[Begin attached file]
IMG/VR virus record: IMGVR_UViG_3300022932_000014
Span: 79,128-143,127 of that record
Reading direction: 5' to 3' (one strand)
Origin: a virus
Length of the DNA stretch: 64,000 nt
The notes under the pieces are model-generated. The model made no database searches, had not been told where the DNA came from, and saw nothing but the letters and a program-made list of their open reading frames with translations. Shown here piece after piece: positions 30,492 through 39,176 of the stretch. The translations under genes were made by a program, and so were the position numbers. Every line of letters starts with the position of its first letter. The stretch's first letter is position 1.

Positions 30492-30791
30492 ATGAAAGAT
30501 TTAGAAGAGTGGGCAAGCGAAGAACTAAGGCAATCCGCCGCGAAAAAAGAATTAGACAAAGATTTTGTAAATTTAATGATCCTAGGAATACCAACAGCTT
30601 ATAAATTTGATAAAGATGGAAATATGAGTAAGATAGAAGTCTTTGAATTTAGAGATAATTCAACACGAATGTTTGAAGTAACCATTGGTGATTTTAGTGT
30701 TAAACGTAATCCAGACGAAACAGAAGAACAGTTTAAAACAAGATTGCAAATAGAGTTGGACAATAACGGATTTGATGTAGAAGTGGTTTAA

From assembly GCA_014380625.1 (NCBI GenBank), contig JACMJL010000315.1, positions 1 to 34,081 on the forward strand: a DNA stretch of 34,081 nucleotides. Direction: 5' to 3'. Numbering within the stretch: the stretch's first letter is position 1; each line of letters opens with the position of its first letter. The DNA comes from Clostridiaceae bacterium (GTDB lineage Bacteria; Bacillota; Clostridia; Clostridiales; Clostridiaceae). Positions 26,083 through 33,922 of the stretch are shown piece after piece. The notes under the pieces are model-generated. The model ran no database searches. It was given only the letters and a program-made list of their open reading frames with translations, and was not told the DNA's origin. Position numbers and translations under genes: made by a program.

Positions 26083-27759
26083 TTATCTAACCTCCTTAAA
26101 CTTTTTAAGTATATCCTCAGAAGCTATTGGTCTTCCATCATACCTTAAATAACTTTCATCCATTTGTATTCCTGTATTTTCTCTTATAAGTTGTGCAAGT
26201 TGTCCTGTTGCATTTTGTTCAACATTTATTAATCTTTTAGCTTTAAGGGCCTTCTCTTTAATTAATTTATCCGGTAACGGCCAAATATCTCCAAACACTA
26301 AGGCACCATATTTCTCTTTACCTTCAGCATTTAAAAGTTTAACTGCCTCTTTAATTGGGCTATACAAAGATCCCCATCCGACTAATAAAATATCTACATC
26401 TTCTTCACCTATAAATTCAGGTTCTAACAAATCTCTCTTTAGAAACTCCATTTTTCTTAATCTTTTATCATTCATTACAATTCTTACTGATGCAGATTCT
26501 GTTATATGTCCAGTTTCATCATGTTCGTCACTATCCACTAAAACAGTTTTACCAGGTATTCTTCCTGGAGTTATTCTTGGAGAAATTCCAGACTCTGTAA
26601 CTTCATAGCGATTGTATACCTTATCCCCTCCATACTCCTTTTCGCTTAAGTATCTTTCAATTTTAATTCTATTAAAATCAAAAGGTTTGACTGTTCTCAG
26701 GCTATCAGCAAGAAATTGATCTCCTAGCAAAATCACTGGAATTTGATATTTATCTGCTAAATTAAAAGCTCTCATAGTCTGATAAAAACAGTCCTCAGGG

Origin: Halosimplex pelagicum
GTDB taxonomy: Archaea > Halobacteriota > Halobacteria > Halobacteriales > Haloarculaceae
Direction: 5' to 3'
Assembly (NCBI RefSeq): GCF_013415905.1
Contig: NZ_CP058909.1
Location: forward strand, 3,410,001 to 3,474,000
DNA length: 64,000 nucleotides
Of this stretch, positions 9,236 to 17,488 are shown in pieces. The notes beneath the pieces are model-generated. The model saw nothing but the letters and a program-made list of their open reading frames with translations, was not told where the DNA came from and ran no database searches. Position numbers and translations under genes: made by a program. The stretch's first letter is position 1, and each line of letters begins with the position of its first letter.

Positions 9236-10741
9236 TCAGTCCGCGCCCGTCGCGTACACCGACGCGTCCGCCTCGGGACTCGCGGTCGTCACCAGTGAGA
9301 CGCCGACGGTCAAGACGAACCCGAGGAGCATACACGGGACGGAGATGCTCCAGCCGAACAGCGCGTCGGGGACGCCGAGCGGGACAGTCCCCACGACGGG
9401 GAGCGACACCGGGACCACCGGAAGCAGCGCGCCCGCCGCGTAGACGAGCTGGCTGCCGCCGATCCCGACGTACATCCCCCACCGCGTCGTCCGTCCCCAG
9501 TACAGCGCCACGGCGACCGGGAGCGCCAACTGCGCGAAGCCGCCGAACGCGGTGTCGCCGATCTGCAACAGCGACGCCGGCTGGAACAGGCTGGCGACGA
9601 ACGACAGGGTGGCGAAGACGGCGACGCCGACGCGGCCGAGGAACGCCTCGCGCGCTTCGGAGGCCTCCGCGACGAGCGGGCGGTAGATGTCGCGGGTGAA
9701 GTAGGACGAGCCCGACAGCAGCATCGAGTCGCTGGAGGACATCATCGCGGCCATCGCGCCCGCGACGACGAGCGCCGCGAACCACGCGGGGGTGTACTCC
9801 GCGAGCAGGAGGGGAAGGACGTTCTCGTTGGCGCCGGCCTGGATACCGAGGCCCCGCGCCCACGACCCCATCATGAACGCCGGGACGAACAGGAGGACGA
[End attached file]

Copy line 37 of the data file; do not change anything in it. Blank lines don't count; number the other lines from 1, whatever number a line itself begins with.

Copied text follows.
9801 GCGAGCAGGAGGGGAAGGACGTTCTCGTTGGCGCCGGCCTGGATACCGAGGCCCCGCGCCCACGACCCCATCATGAACGCCGGGACGAACAGGAGGACGA